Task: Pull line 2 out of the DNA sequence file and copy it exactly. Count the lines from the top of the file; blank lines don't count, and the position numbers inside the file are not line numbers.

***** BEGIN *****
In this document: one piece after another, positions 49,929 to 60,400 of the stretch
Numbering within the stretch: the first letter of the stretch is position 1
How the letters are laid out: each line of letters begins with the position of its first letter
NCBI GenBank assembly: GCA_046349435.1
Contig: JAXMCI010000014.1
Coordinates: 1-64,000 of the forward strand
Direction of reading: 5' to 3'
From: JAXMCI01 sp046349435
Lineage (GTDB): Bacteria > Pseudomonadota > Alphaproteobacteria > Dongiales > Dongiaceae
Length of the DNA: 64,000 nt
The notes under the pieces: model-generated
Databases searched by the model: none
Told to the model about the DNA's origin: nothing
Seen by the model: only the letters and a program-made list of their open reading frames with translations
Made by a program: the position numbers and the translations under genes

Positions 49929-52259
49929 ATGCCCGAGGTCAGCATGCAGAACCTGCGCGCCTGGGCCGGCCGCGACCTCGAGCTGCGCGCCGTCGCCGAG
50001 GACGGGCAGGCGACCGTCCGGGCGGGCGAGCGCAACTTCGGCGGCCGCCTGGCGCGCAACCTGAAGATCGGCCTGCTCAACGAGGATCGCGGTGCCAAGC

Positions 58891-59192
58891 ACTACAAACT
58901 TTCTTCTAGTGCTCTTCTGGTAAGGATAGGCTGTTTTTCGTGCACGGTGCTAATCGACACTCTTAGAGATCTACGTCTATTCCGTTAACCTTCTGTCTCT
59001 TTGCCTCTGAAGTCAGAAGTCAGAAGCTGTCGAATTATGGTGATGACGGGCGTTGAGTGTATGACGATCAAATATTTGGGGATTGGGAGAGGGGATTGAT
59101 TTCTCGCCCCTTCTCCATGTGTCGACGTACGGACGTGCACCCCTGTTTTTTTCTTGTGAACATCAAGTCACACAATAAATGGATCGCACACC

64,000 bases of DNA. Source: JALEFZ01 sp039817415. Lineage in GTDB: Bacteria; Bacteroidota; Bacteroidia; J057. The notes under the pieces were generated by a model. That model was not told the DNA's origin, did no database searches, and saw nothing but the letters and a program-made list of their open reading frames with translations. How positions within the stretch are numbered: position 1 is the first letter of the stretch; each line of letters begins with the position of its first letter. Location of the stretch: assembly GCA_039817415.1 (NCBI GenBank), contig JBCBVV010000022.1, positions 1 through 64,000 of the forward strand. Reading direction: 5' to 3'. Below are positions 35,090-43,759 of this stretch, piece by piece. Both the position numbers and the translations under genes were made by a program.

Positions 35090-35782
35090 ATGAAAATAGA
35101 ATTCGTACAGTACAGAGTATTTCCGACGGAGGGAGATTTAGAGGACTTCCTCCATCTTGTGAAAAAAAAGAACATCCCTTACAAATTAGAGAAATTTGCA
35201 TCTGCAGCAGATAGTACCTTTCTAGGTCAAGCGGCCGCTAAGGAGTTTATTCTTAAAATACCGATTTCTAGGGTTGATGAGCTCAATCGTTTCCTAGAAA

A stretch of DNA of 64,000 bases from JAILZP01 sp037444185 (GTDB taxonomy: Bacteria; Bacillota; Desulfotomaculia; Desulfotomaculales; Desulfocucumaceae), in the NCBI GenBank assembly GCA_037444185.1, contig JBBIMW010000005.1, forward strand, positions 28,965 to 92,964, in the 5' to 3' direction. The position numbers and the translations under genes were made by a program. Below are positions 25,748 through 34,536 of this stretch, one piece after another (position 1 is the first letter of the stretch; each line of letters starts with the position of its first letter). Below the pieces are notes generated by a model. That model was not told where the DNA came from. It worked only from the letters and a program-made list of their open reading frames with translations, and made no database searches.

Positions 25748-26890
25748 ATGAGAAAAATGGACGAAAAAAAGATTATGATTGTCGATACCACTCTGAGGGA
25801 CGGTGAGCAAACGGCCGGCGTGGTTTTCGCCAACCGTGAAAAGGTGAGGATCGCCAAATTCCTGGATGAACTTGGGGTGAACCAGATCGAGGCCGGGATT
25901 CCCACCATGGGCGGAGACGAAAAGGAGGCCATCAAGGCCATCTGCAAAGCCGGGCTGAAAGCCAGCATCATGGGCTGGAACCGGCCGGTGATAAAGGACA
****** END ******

Numbering within the stretch: the first letter of the stretch is position 1